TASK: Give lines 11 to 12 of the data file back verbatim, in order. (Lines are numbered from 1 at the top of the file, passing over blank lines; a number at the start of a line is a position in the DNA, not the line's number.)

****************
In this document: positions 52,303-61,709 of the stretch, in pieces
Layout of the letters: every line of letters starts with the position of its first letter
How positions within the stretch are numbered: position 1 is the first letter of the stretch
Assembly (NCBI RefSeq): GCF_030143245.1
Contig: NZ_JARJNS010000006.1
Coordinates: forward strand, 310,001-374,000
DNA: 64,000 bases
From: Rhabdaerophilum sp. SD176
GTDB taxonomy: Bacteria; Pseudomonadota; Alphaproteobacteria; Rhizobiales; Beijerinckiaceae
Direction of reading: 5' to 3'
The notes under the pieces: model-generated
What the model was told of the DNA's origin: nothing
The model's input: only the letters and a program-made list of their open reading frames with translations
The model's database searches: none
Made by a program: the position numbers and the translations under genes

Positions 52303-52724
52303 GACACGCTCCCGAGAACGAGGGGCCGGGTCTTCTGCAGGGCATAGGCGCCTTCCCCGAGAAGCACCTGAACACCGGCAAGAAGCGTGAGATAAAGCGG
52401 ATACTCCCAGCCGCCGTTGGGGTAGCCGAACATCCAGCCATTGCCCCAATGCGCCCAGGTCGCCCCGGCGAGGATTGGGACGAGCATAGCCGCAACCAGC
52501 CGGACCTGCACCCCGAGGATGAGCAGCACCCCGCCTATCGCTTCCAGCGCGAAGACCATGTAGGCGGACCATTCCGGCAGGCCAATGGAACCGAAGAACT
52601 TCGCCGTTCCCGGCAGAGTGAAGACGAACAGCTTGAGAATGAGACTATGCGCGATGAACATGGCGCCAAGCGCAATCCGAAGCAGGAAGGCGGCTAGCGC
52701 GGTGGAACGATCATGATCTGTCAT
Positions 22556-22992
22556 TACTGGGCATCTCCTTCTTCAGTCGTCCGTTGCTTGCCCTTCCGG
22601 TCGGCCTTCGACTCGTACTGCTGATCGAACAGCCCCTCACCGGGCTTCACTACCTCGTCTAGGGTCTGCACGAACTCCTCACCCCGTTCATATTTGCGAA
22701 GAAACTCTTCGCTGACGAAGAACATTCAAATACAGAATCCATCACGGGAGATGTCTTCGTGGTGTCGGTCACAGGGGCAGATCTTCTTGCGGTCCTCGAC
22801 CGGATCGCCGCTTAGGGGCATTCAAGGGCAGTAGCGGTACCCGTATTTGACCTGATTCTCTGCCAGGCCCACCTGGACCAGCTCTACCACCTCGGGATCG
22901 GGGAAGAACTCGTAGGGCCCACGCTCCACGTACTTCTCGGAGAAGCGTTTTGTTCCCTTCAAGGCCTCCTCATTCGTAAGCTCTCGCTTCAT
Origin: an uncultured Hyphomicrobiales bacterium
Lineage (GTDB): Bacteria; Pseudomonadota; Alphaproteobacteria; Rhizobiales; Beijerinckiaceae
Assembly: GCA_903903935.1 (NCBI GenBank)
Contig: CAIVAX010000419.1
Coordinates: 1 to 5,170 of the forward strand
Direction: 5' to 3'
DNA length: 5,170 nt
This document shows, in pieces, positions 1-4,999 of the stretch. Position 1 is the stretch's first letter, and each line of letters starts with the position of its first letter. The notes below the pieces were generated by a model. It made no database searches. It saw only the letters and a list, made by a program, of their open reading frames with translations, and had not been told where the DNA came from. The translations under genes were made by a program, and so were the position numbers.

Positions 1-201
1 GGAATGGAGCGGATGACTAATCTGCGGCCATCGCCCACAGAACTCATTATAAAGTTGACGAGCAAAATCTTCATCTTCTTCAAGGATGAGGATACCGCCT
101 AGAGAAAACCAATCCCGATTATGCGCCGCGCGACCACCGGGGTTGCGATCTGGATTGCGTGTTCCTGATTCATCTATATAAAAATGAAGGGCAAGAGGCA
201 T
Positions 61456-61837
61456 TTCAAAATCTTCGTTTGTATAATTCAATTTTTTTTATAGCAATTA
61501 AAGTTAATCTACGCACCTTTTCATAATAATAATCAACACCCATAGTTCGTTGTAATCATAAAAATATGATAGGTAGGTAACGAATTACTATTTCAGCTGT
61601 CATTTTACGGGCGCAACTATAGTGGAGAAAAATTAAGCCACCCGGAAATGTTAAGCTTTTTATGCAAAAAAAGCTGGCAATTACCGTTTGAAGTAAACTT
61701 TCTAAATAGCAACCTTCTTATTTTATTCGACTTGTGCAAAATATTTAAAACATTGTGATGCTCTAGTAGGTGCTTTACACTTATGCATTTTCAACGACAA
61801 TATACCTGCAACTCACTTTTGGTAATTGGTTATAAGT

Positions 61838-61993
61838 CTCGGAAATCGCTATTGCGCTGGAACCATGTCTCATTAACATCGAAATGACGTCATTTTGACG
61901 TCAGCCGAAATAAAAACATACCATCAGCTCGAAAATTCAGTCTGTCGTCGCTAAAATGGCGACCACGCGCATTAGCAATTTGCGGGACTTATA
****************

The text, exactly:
The notes under the pieces: model-generated
What the model was told of the DNA's origin: nothing